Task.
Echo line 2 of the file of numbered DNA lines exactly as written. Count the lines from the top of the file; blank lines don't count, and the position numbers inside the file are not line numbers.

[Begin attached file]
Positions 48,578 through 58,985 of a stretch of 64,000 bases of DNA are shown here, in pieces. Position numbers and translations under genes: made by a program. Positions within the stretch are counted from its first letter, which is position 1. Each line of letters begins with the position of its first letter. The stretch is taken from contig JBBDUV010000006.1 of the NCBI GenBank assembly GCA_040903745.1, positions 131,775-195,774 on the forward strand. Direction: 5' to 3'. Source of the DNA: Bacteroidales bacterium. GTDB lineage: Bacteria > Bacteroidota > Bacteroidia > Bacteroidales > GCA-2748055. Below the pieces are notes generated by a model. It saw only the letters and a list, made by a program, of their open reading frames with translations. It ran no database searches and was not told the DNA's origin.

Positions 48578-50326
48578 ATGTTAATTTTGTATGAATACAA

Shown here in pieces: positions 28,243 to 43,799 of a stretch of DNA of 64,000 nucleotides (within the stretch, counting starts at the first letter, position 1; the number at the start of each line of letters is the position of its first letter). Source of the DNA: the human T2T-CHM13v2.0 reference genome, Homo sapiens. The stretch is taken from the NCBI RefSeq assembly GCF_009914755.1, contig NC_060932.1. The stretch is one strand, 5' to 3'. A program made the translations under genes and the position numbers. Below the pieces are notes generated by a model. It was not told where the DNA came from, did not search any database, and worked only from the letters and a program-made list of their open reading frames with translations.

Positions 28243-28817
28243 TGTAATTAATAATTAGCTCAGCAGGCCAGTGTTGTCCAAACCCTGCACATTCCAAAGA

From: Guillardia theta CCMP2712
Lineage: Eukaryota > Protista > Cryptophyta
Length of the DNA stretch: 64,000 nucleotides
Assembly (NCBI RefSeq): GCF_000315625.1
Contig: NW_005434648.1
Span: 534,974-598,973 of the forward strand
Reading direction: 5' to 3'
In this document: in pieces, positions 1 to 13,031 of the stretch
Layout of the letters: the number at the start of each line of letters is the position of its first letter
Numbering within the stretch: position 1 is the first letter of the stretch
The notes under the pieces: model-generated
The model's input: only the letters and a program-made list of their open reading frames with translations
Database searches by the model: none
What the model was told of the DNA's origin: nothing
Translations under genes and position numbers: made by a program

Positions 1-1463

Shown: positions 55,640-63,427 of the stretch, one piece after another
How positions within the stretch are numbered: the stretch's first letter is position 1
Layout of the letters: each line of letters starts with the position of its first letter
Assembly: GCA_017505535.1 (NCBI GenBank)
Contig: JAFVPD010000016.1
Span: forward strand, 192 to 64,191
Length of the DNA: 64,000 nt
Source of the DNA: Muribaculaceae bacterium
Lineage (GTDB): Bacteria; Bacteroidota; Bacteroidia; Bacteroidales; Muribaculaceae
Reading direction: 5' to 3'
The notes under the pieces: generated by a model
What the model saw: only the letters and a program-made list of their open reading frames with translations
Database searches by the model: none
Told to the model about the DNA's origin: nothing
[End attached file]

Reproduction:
Positions 48578-50326